Difference between revisions of "Elevation"

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The game is played on a 6x6 grid with 'terrain' tiles stacked on every square.  The 'board' is the inside of the box that the game comes in.  Each player has six pieces: Two fish, two dragons and two samurai. Players take turns to play.  To win, you must capture all of your opponents pieces.
 
The game is played on a 6x6 grid with 'terrain' tiles stacked on every square.  The 'board' is the inside of the box that the game comes in.  Each player has six pieces: Two fish, two dragons and two samurai. Players take turns to play.  To win, you must capture all of your opponents pieces.
  
==== Each turn: ====
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== Each turn: ==
 
Choose one of your pieces to play with.  There are two basic things that every piece can do:
 
Choose one of your pieces to play with.  There are two basic things that every piece can do:
  
; Dig: Means picking up a terrain tile from any square that is adjacent to the piece you are playing (horizontally, vertically or diagonally) and placing it back onto any other adjacent square.
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; Dig: Digging means picking up a terrain tile from any square that is adjacent to the piece you are playing (orthogonally or diagonally) and placing it back onto any unoccupied adjacent square.
:* You may not place terrain onto squares that are occupied by another pieces.
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:* You may '''not''' place terrain onto squares that are occupied by another pieces.
:* You may not remove terrain from squares that contain an enemy piece.
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:* You may '''not''' remove terrain from squares that contain an enemy piece.
:* You can remove terrain from beneath friendly pieces.
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:* It's OK to remove terrain from beneath friendly pieces.
  
; Move : The basic move is one square horizontally, vertically or diagonally.
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; Move : The basic move is one square (either orthogonally or diagonally).
 
:* You may not climb up more than one vertical step as you move.
 
:* You may not climb up more than one vertical step as you move.
 
:* You can drop down as many vertical steps as needed.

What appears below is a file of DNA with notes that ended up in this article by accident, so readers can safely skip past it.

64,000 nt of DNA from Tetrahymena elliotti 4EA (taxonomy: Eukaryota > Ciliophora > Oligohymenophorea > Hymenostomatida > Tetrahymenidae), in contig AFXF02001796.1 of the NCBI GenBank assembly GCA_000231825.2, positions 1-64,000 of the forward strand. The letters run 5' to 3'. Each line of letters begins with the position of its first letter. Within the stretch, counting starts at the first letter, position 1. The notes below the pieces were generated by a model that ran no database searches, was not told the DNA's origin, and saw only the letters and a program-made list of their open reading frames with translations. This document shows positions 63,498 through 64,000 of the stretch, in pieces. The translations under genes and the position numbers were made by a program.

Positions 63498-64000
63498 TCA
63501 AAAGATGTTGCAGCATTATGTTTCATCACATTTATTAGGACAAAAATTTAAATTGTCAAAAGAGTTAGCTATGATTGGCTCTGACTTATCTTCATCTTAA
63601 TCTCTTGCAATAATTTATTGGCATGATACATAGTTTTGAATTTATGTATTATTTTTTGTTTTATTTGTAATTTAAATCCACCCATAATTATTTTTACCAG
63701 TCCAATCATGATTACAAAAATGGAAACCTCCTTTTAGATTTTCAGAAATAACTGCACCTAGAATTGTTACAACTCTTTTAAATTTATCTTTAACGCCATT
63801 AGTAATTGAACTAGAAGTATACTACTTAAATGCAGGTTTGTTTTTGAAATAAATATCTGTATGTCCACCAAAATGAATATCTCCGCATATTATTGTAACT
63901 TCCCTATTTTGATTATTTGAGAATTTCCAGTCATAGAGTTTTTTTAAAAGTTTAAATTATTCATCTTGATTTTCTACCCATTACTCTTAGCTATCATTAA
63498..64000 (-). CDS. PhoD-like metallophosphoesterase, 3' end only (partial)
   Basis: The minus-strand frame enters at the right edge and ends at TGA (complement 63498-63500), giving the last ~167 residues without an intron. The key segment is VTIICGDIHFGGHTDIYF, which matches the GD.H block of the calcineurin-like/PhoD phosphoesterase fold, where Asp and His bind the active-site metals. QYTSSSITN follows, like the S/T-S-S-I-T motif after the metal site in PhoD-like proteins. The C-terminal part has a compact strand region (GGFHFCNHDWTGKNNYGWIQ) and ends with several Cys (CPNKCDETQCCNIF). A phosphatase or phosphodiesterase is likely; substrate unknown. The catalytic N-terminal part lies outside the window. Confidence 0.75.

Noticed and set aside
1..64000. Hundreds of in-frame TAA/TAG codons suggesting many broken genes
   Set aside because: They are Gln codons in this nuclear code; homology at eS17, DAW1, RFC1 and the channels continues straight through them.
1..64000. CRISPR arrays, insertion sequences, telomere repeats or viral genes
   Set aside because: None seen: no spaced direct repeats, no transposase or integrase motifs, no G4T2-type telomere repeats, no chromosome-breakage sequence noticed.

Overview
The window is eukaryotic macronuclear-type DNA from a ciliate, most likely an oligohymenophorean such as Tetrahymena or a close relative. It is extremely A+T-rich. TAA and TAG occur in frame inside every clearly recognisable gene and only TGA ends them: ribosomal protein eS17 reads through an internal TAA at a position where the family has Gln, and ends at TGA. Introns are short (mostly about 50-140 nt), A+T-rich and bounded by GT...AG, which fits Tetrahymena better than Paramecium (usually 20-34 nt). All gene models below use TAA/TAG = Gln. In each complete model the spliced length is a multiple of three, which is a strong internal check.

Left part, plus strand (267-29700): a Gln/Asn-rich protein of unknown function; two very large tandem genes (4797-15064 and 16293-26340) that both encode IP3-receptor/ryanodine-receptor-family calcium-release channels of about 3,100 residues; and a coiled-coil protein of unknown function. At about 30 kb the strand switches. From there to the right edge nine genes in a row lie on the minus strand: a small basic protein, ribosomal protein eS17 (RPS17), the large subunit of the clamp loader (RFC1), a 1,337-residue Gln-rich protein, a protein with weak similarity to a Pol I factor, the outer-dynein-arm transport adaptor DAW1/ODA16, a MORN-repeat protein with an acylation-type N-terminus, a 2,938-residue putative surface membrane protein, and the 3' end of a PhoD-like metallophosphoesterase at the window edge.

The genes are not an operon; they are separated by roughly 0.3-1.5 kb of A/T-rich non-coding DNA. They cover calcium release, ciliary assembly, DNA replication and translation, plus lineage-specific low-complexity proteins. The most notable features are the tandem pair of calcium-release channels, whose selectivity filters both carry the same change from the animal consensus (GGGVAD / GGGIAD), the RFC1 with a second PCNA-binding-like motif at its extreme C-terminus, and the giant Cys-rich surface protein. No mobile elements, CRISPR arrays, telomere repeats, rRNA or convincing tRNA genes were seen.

:* You can drop down as many vertical steps as needed.
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:* Otherwise, you can only move into vacant squares
 
:* Otherwise, you can only move into vacant squares
  
A "'''''Basic Move'''''" is to either dig, then move...or...move, then dig. The three types of game-piece can all do a basic move - but the Fish and Dragon have extra abilities:
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A "'''''Basic Move'''''" is to either dig, then move...or...move, then dig.
  
; The Fish : Can perform a basic move - but can instead:
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; The Samurai : Can only perform a basic move.
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; The Fish : Can either perform a basic move or instead:
 
:* Dig, then move TWO squares - '''but only diagonally'''...or...
 
:* Dig, then move TWO squares - '''but only diagonally'''...or...
 
:* Move TWO squares, '''diagonally''' - then dig.
 
:* Move TWO squares, '''diagonally''' - then dig.
; The Dragon : Can perform a basic move - but can instead:
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; The Dragon : Can either perform a basic move or instead:
 
:* Dig twice - but not move.
 
:* Dig twice - but not move.
 
:* Move twice - but not dig.
 
:* Move twice - but not dig.
:* Move upwards by '''two''' vertical steps instead of one - but not dig.
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:* Move one square but go upwards by '''two''' vertical steps instead of one - and not dig.
  
 
== Game Over ==
 
== Game Over ==
The game is over when one player has no pieces left or is unable to make a move.
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You win if the other player has no pieces left or is unable to make a move.  A stalemate (draw) happens when neither player wishes to move - or if you each undo the other player's move three times in a row.
  
A stalemate (draw) happens when neither player wishes to move - or if you each undo the other player's move three times in a row.
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 +
== Ideas for additional rules ==
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# Each player gets to move TWO pieces on their turn.